Late in the film, unrelated to anything that happens before or after, the cleaning and maintenance staff casually launch into one of the more pure and awesome music/dance moments cinema has ever offered:

The scene begins with a “spontaneous” musical interlude provided by Slim Galliard, Slam Stewart, Rex Stuart and C.C. Johnson on the bongos but it really kicks off when the dancers arrive. This is considered one of the best recorded examples of lindy-hop dancing but, frankly, it’s probably one of the best recorded examples of anything. Nothing can touch the ecstasy on the dancer’s faces when they pull off some particularly insane thing, their willingness to beat the ever-loving shit out of each other for the dancing and the things you don’t see till your fourth viewing (they’re not small things either, they’re people jumping over the dancers and generally getting as hyphy as possible). And no, you’re not alone in thinking the back-it-up bit is the best.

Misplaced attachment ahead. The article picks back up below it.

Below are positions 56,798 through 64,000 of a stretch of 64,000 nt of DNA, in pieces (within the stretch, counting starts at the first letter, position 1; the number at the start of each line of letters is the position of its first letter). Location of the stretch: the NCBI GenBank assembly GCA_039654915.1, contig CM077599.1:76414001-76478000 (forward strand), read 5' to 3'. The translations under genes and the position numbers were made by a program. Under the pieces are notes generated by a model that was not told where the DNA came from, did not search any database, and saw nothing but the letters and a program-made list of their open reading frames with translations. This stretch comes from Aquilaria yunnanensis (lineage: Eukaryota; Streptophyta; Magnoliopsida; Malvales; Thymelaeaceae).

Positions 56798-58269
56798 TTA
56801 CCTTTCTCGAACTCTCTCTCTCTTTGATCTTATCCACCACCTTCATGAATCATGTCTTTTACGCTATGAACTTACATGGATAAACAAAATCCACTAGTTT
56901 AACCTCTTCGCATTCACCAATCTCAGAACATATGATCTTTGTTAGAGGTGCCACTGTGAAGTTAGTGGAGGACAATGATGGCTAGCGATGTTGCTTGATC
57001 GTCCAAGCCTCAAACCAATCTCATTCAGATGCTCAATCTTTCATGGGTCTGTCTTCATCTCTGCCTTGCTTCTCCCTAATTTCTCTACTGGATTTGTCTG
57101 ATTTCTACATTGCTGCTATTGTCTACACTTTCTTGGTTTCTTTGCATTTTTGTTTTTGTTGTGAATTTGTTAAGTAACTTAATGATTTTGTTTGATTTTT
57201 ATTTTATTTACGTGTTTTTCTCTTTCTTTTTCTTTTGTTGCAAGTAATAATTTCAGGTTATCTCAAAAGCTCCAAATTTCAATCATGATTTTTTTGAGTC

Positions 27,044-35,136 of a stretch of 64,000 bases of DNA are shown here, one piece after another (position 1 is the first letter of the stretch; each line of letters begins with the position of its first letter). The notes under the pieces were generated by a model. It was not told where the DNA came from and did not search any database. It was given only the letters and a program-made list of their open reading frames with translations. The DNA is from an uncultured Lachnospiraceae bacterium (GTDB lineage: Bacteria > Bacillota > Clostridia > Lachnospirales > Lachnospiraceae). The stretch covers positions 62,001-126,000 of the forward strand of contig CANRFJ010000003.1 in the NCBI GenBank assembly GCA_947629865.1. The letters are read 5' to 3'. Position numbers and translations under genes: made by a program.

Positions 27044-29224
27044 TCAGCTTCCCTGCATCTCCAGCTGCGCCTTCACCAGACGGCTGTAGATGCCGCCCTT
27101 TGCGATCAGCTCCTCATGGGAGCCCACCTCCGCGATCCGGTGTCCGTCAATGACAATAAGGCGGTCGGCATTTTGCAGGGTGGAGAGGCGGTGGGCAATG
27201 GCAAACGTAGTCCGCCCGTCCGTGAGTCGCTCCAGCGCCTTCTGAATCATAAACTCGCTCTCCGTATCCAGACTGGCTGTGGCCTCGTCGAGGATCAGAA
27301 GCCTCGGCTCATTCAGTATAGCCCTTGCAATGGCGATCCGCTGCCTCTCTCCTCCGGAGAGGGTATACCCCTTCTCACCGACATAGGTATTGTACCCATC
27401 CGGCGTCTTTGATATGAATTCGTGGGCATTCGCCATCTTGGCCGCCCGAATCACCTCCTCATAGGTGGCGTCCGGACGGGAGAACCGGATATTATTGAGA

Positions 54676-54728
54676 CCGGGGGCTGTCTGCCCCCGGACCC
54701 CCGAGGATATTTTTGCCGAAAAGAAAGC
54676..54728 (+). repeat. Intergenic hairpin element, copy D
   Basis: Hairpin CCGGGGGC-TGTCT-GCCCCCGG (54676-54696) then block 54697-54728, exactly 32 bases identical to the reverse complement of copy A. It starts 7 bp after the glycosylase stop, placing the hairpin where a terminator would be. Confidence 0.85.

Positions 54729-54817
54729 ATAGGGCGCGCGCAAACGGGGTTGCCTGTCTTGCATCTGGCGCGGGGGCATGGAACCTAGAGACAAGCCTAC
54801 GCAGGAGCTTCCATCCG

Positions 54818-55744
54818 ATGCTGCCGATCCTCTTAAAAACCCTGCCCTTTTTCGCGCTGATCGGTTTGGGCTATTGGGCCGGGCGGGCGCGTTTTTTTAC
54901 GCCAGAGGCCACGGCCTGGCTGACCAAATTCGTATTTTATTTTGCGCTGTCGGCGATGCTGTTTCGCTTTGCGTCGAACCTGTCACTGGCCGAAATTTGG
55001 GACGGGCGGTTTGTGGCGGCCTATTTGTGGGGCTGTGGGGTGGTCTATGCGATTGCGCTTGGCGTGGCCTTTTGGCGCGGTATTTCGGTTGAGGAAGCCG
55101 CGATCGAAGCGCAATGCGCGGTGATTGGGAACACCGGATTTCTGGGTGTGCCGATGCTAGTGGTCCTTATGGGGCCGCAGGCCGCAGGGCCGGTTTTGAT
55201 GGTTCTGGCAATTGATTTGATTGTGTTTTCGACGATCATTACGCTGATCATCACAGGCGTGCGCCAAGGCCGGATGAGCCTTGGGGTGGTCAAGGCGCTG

A particular surprise for fans of the movie is that the music you hear isn’t what they were dancing to at the time. Here’s a reconstruction of what the scene would have originally sounded like:

No matter, what appears on the screen is close to perfect, timed even closer to the movements of the dancers. It’s an oddly human, honest-feeling performance compared with the madcap knowingness that’s springing up all around it. But it’s only because of the disjointed nature of Hellzapoppin’ that a scene like this could even appear it in.

It’s also what elevates Hellzapoppin from a thing you might consider seeing for curiosity’s sake to a Must Watch. Any amount of hamming it up should be forgiven for a capturing the magic that bursts out of that lindyhop scene.

MP3: Slim Gaillard & Slam Stewart-“The Harlem Congeroos”
MP3 Martha Raye & The Six Hits-“Watch the Birdie”